After returning from our run to Staniel Cay to pick up a new watermaker membrane and a few odd parts we had flown in, we returned to Georgetown. It’s amazing how busy this place is. We hired a scooter for a dentist visit and change of scene, a great way to see Great Exuma Island for a day. Some nice views from the land side.
On the social scene, this time in Georgetown, we caught up with Our Rose (Richard, guest Michael & Jen), Kairos (Fiona & Graham), No Rehearsal (Annie & Daryl) and many others we have met along the Exumas BUT It was time to head south and away from the 290 odd boats in the harbor.
We headed out of Georgetown with Our Rose to the Jumentos Cays and Ragged Islands in the south eastern chain of the Bahamas. This chain of islands and cays is largely uninhabited, a place to get away from it all. There are no marinas, no place to provision and few boats, just natural beauty so you must be self reliant when coming here. We had a great down wind sail and even got our screechers out. Nice!
Our first stop was at Water Cay where we walked the beaches, enjoyed the peace & calm of empty bays and our own anchorage. We went out to see the blue holes, even managing to hunt out lots of lobster for dinner. At last, Yum!
At Flamingo Cay we got the kayaks down and visited some caves, walked across the island to a beautiful u-shaped beach where we found the wreckage of a plane on the shore. Lots of pretty beaches for a beach BBQ so of course, why not!
Man of War Cay was a good stop for a little snorkeling but as the wind was changing we decided to move on to Jamaica Cay where we would get better
protection. It proved to be a beautiful spot with rocks and small cays all around it. Some local fishermen gave Jen & Richard some fish so that was a bonus as we were invited for fresh fish dinner.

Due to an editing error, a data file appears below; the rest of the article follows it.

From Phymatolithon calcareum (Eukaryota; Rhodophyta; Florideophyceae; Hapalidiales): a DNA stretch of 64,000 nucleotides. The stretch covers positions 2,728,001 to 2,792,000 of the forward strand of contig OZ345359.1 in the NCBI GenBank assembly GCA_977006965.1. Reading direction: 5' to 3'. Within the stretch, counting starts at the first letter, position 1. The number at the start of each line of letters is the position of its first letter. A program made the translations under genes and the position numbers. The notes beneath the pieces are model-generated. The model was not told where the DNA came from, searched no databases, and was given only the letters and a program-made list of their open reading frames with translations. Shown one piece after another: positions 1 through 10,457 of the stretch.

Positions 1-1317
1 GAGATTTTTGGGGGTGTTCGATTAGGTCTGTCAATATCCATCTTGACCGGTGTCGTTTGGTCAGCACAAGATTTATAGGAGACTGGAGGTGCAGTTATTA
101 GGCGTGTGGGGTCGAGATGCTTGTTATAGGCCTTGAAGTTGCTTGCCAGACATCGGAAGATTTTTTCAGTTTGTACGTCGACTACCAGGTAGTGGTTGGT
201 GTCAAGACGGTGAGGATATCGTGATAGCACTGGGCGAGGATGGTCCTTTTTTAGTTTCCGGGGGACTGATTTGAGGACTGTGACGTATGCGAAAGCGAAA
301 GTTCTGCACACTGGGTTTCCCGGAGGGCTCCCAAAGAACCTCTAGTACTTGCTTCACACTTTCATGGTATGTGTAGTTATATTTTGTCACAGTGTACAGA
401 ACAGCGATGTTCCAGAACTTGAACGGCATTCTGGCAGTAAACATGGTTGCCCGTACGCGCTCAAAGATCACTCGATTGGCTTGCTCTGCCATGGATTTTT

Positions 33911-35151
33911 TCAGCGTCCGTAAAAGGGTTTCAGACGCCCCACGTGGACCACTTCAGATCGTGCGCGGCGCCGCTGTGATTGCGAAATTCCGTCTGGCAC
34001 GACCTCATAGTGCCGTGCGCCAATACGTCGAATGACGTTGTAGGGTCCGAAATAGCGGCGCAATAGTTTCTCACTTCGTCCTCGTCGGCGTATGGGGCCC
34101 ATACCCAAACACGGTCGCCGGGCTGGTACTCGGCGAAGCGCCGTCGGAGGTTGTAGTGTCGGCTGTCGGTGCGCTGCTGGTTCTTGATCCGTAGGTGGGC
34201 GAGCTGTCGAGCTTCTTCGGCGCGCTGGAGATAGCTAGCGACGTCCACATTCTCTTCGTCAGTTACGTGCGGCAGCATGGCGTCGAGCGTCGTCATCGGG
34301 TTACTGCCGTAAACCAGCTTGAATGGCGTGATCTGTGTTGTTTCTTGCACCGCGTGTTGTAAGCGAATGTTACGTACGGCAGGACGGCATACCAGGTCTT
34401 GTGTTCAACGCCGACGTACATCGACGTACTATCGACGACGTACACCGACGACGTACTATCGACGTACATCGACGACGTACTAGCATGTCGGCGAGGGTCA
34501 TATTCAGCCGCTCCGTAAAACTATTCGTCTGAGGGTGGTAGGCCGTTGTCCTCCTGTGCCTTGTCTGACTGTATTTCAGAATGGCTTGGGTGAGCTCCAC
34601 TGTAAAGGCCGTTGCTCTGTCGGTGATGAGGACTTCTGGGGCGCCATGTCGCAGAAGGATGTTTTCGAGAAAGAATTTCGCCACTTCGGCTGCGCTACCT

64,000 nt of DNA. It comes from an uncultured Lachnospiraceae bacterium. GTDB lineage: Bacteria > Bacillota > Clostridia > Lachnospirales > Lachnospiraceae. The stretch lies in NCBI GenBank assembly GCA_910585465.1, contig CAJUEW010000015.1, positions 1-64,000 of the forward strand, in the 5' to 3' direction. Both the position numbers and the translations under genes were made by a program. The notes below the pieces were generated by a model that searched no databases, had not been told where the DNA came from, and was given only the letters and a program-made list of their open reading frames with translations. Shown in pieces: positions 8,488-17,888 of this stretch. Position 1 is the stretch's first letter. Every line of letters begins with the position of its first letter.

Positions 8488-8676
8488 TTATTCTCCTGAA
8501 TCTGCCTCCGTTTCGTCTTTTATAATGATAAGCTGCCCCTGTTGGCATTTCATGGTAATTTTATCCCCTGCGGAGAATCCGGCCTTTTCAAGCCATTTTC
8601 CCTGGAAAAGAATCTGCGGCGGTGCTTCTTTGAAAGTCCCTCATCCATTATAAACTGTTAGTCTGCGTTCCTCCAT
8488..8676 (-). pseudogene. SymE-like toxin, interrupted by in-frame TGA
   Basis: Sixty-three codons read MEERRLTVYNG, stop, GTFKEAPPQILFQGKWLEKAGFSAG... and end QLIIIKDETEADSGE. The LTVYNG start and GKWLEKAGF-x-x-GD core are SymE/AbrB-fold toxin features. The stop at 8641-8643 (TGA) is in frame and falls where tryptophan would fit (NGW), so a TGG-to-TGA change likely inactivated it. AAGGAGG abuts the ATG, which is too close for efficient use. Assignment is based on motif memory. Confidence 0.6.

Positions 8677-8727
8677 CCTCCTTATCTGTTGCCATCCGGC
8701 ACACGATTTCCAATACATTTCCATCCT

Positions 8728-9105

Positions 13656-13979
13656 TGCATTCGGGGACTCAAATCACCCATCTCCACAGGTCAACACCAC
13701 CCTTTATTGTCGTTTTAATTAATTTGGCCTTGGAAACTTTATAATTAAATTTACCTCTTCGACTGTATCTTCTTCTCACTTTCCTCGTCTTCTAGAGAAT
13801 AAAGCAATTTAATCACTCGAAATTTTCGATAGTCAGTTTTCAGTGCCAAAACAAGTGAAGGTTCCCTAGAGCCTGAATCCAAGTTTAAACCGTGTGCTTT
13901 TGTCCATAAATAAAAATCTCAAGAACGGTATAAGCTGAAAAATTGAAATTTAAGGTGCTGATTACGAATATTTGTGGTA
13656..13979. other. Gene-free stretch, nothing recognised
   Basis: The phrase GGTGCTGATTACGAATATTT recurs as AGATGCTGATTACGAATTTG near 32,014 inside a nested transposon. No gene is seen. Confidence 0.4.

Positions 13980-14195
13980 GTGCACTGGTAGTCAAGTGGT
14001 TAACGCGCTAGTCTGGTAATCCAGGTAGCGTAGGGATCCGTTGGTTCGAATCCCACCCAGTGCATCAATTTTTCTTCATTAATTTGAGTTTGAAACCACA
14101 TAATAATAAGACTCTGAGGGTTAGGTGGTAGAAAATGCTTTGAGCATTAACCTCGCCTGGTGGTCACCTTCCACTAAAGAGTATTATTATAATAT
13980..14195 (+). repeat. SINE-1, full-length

On our way down to Buena Vista Cay we tried our luck at fishing but all we caught were the big teethed barracuda. A front was coming through so we tucked ourselves into a couple of different bays on this Cay. On our walk along the western beach we met Edward a local Bahamian who is in the process of building a new home on the beach. Brett helped him fix his generator and he showed us around his small farmstead. Looks like a tough way of life here. I think he gets a lot of visits from cruisers.
At Johnson Cay we found a beautiful horseshoe bay and walked all over the rocky island. The wind was turning to the SW and so by dusk we had 3 more boats arrive to seek protection here from the apparent strong winds that were going to arrive. There’s not a lot of places in the Raggeds to seek out protection from South or West winds.
Plastic rubbish is something we see on many windward beaches. While the Bahamas has been reasonably clean you do still see a lot of rubbish and the eastern beach here at Johnson had rubbish. Shame! I’m not sure why but there are sooo many shoes found on beaches.
We decided to take advantage of some NW winds and did an overnighter to Hogsty Reef, a large circular reef in the middle of the ocean, on the way to Great Inagua Island. The weather was to be settled so perfect for such a place. There are a number of wrecks sitting on the reefs which you see from a distance. We tried some snorkeling on various bommies but were disappointed with the coral and fish life here. The reef comes up from over 1000 metres to 7-8 metres so there are crashing rollers from the swell hitting the reef and couple of Cays on the reef. Very pretty but a little rolly in the reef even with calm conditions.
Our final stop in the Bahamas was Great Inagua Island at the SE end of the Bahamas. It was a motor day as there was minimal wind. Oh well lots of odd jobs can get done including washing and cleaning the inside of the boat. Yes it’s not all fun!
Great Inagua Island’s claim to fame is the pink flamingos and the Morton Salt Company. The huge salt piles can be seen for miles.
We went ashore for a walk around the streets of Matthew Town area after finally sorting our dingey at the harbor. There is a sunken boat in the harbor entrance, which is a bit frightening to see as its big and as you proceed further in the rocky ledges and other wrecked fishing boats does not make you feel good about docking here. The town itself has approx 1000 people most of which are employed by Morton Salt company. Everyone we met on our walk was so friendly stopping to see if we needed a lift or giving us directions. We stopped at Heathers bar for a few beers, then on to her cousin Idels for lunch and finally to Heathers brothers bakery for fresh bread right out of the oven.
Off to see the old world of Cuba.